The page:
The following is adapted from a speech delivered on February 15, 2017, at a Hillsdale College National Leadership Seminar in Phoenix, Arizona.
The performance of our country’s intelligence service is the latest example of an issue exploding into the headlines and becoming a shouting match, while failing to clarify anything about the issue itself. This explosion was ignited last fall by allegations that the Russians hacked into Hillary Clinton’s campaign to help Donald Trump win the election. The blast radius expanded after the election, when rumors surfaced that the Russians had deployed their nasty tactic of kompromat to undermine President Trump’s credibility by spreading rumors about his private behavior while in Moscow years ago. All this, on top of failures that had already wreaked havoc at the CIA and our other intelligence agencies—the 9/11 attacks themselves, the mess over weapons of mass destruction in Iraq, the weird 2007 National Intelligence Estimate whose key judgment was that Iran had abandoned its nuclear bomb program, Edward Snowden’s NSA espionage activities—has kept the issue of our intelligence service in the headlines.
But before addressing the question of why these failures have occurred, we need to define clearly the role and purpose of our country’s intelligence service, with a focus on how intelligence really works when it’s working properly.
Just utter the word “intelligence” and most people conjure up images of spies, secret satellites peering down on foreign cities and terrorist camps, and rooms full of young technocrats reading private emails and listening to private conversations. These images are accurate, but they reflect the tools and techniques of our intelligence service, rather than its purpose. To understand its purpose, think of a jumbo jet flying at night through turbulent skies—thunder clouds, lightning, other airplanes streaking in all directions and at all altitudes. To navigate through this, the pilot and his crew rely on their radar—the instrument that paints a picture of their environment, enabling them to see what’s going on around them and what lies ahead so they can chart a safe course. Radar doesn’t tell the captain and his crew what to do, but it gives them the accurate information they’ll need to make good decisions.
Our intelligence service is our nation’s radar. Its purpose is to provide the president and his national security team with an accurate picture of what’s going on in the world and what’s likely to happen in the days, months, and years ahead. The assumption is that if the president and his team have this information, they can chart a safe course for our country. And if they can see the distant future soon enough and clearly enough—and if they don’t like what they see—they can take steps to change the future before it happens.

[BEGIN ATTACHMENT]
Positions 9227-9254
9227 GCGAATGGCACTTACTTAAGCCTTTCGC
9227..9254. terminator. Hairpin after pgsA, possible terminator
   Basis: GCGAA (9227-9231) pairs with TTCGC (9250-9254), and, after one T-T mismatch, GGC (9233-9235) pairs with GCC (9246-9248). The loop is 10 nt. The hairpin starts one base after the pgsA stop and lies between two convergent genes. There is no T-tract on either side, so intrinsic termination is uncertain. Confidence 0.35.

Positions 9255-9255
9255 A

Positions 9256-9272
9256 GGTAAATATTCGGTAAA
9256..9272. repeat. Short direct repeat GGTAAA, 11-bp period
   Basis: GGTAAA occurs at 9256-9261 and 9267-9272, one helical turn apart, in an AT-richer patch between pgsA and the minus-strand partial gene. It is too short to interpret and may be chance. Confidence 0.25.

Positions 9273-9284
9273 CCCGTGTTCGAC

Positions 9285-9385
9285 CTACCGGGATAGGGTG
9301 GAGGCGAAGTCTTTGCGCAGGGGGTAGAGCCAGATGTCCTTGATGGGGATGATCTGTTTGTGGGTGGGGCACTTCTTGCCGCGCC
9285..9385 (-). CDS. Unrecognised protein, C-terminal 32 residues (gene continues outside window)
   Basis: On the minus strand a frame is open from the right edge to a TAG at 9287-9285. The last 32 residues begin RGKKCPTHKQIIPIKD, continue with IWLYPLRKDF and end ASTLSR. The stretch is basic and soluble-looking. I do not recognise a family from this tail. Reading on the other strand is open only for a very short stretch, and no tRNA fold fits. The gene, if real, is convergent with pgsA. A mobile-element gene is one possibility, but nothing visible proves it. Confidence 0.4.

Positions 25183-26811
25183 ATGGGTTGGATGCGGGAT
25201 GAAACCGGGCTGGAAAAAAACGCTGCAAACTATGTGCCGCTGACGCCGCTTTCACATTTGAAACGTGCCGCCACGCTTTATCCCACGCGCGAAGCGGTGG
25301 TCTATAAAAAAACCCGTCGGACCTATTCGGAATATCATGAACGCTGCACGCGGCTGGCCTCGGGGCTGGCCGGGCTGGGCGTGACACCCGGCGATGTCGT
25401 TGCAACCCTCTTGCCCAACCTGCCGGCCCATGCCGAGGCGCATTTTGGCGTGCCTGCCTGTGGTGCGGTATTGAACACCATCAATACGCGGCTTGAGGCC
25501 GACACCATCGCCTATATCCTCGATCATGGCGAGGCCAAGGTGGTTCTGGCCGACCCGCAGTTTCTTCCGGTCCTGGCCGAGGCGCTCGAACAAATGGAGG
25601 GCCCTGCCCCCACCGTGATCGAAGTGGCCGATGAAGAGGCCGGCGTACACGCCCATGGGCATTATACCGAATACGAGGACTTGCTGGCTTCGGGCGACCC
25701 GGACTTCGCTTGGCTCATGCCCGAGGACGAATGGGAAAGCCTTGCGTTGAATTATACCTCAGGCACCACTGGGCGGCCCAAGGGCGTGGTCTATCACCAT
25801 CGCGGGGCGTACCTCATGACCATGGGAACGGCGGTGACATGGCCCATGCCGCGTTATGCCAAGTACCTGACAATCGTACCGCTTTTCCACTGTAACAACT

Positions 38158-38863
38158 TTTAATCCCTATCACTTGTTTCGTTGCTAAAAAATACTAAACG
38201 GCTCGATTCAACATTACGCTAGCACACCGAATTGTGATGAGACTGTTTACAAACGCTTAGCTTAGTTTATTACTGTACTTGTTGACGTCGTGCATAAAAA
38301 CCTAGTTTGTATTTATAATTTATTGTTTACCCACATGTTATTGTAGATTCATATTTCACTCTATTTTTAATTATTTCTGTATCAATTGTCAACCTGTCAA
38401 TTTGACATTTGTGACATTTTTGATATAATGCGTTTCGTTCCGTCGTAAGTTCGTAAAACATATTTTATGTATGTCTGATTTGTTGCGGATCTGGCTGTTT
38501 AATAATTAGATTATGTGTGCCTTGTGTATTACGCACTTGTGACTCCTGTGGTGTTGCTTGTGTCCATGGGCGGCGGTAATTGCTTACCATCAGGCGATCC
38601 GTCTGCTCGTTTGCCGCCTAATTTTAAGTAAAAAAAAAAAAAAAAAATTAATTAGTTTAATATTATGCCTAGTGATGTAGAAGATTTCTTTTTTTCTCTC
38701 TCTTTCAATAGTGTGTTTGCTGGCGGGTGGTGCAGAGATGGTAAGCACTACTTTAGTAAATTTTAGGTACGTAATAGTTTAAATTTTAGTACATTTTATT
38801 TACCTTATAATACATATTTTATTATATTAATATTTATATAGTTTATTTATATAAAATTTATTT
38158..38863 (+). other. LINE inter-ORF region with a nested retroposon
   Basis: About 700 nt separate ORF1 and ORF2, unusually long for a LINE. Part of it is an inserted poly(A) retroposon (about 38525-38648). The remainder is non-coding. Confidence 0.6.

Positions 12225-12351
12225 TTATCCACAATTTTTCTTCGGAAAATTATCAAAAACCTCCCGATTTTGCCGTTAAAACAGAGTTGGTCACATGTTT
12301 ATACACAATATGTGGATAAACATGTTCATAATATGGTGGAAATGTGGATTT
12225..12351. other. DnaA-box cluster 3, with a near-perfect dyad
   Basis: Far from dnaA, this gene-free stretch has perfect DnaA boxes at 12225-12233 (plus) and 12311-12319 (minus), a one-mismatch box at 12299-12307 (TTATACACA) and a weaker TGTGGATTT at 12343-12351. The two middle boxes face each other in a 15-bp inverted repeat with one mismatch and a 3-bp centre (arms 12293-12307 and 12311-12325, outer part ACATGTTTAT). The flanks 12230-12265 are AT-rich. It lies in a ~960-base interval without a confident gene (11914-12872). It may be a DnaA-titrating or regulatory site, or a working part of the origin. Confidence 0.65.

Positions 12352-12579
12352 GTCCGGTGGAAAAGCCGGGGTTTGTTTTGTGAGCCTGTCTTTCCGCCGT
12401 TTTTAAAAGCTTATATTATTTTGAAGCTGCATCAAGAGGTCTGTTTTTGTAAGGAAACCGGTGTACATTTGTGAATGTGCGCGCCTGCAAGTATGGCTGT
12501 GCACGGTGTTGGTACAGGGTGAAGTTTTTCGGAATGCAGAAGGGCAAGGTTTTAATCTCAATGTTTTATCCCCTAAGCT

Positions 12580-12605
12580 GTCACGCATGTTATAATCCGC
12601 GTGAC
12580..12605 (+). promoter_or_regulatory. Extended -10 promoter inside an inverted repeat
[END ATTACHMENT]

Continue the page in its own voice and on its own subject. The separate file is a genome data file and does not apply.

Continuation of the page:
Good intelligence is a combination of information and insight. Information is the raw material, while insight is the finished product. Sometimes this insight takes the form of a top secret report that alerts the president and his team to something that’s about to happen, such as a terrorist attack or the military invasion of one country by another. At other times it is a National Intelligence Estimate, whose purpose is to provide an overall assessment of a major issue—such as North Korea’s nuclear bomb program or the rapid growth of Africa’s middle class—along with a prediction of its future course.
The key to producing good intelligence lies in getting this combination of information and insight right. Intelligence work is like science. You don’t collect information randomly and then stare at it in hopes that something important will pop up. You start with a thesis—in other words, you decide what you want to know. Then you send your collectors out to get it. This is why the key to producing good intelligence lies in asking the right question, rather than in just poring over what’s been randomly collected in hopes that somewhere in the pile of reports and intercepts on your desk you’ll spot something important.
Let me give you an example of how this worked during the Reagan administration. From the end of World War II until 1981, every president’s objective had been not to lose the Cold War. If things were no worse when a president left office than when he took office, he’d done a good job. But President Reagan didn’t want to tread water—he wanted to win the Cold War. In other words, he switched from defense to offense. So Reagan’s great director of Central Intelligence, William Casey, asked the CIA’s Soviet Division two obvious questions: Where is the Soviet Union weak? and Where is it most vulnerable? The answer he received was: We don’t know. No one’s ever asked this before. Our spies had been so focused on Soviet strengths—infantry divisions, nuclear missiles, tanks, submarines, and so forth—that we had no intelligence on Soviet weaknesses, such as its imploding economy. Under Casey’s leadership, we refocused our collection efforts and, not surprisingly, found all sorts of Soviet vulnerabilities that hadn’t been grasped because no one had bothered looking for them. President Reagan used these weaknesses and vulnerabilities to put more and more pressure on the Kremlin. Eight years later the Berlin Wall came down, and two years after that the Soviet Union ceased to exist.
In the intelligence business, just as in scientific research, a thesis sometimes turns out to be wrong. The collectors can’t find what you want, because it isn’t there. When this happens—and it happens to even the best scientists and intelligence officials—you must abandon your flawed thesis and re-think the issue. If you refuse to do this, you’re like a scientist who continues to insist that the Earth is flat—or a president who continues to insist that ISIS is like a “junior varsity” team.